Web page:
Big Blue version 4.0 – Ending with a bang

We spent two days packing up the van (I say we, but actually Kerri did all the packing as I blew out my back something fierce on the final day of construction [that is twice in five weeks] and was barely able to stand, let alone move things into the van) and were all excited to drive off from Grass Valley on Christmas Eve. Things were all going according to plan – not my plan, but close enough – and by Sunday afternoon we jumped into the two captain’s chairs and waved our goodbye’s to the Mom and Dad and started our hop over the Sierra Mountains. We found that our new drawers and cabinets were opening and closing while driving, but were still happy to be moving nonetheless. There were other concerns that popped up (as expected) but we were able to move past them quickly. We were on the road, heading South to meetup with friends for the new year.

Only 30 minutes later, and less than 20 miles from our starting point, as we were climbing up a grade on Interstate 80, the engine shut off and smoke billowed behind Big Blue. We coasted to a stop on the side of the Interstate, jumped out of Big Blue, popped the hood and found that Big Blue was on fire!!! We had just finished a huge (and costly) rebuild, and had all our gear packed tightly into the van… and it was on fire!!! Luckily, Kerri and I had just finished a conversation on where I packed out extinguishers, two of which we were sitting directly on. When we jumped out of the van, I asked her to grab the extinguisher under her seat. While I opened the hood, she pulled the pin and handed me the life (and van) saving device. A quick burst from the extinguisher – while Kerri pulled the dogs out of the van – and the real problems were resolved. But we were still stuck on the side of the Interstate, with oil pouring from the engine.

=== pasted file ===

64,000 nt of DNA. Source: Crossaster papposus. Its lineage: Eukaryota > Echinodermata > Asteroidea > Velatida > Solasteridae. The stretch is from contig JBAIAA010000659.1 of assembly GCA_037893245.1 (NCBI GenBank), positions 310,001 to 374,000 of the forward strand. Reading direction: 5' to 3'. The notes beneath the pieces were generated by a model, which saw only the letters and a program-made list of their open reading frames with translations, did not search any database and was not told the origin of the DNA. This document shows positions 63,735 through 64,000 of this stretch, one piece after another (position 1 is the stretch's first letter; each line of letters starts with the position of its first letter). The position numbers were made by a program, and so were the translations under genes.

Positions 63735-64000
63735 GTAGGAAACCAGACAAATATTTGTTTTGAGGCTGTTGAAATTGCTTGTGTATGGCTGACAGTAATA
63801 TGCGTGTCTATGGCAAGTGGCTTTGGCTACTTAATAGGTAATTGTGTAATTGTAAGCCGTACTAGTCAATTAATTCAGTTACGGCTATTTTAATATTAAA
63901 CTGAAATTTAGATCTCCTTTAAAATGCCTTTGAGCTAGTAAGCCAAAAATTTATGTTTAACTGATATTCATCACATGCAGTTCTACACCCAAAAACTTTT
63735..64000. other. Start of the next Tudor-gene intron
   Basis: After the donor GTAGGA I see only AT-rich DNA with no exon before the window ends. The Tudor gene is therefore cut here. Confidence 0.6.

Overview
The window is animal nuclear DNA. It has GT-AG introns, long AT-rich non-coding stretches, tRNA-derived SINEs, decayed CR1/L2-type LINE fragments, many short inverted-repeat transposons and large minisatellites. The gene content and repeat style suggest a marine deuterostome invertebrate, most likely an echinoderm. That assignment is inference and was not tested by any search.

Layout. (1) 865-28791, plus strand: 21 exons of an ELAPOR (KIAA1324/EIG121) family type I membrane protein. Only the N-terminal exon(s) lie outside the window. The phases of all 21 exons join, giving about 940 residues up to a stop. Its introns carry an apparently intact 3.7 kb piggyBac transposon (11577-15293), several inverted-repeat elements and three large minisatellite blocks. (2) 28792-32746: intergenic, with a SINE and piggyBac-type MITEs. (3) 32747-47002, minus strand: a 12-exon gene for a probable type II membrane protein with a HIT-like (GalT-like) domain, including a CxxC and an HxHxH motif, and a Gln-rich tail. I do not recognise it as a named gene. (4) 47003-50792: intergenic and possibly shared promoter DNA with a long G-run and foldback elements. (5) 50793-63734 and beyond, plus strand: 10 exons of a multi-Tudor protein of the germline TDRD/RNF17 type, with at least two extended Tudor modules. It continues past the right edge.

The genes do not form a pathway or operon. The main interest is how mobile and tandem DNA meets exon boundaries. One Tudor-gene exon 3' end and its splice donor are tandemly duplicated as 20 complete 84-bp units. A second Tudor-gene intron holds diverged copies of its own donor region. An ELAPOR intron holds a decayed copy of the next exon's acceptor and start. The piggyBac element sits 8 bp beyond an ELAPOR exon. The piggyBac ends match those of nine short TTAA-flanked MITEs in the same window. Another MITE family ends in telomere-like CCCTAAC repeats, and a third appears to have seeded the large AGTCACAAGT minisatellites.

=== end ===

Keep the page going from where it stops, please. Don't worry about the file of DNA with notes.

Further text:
As you can see, a passerby called in the cavalry; the local fire department were on scene within 3 minutes, and not another minute later a CHP officer dropped in to make sure all was OK as well. He left us with a few long lasting flares to set out while we waited for our tow truck (which he called in so they would prioritize us). The flatbed showed up quickly, and pulled the 8000+ pound van onto it in record time. We asked to be towed back to Grass Valley where the parents were awaiting, again.

Big Blue was parked right beside the Airstream (again, again), but it stunk of burnt-van inside. We couldn’t sleep in the trailer either as it had nothing in it, like bedding, clothes, water, etc. We opted to sleep inside, in the guest bedroom and leave Big Blue to air out for the night. I fully expected it to be a blown engine and some tough decisions were going to need to me made. Hopes were not high, but we both understood it was not a life-ending situation.


Once I pulled the doghouse out and got a first peak at the engine it became obvious that it was not a blown engine. Instead, it was my stupidity (not properly cleaning up a rats nest that I removed weeks back) that caused the fire, which did a number on the wiring (hence the engine shutting down), vacuum lines, and oil pressure gauge tubing (hence the oil leak). As awful as it all looks, it was an easier and less expensive hole to dig out of. Three days later, as I am writing this, and the van has still not restarted. We will be at least a week (hopefully not two weeks) behind due to this easy-to-avoid-mistake.

The lessons I would like to pass on to others are:

  1. Look for, and properly clean up rats nets after a vehicle has been sitting for a long period.
  2. Always carry at least one fire extinguisher, in a place easy to access, at all times. We had 3 with us that day.
  3. Listen to the women! Sometime their “nagging” could save your life/van/butt. I wish I had.

Dive safely now… and always an extinguisher.

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1 Response

  1. Jeff Thompson says:

    This situation sucks, plain and simple, but I am glad no one was hurt. I will definitely look into purchasing a fire extinguisher now!

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